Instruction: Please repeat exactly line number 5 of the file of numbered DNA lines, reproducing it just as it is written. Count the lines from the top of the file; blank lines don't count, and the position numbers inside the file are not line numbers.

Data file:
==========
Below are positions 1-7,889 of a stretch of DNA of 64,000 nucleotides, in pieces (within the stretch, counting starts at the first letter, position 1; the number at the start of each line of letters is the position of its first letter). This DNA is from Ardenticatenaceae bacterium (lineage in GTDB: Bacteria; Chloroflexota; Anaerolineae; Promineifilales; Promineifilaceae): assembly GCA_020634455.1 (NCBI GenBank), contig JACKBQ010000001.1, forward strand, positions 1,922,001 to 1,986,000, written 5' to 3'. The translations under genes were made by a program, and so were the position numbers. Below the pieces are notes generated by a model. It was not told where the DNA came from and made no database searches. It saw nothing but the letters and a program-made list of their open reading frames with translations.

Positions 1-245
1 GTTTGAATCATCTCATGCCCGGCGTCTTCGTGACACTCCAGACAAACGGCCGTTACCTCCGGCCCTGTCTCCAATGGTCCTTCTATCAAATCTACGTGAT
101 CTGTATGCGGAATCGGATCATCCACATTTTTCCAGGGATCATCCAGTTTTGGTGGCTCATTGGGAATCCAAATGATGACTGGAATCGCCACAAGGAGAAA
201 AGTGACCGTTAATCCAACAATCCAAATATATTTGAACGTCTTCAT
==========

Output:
201 AGTGACCGTTAATCCAACAATCCAAATATATTTGAACGTCTTCAT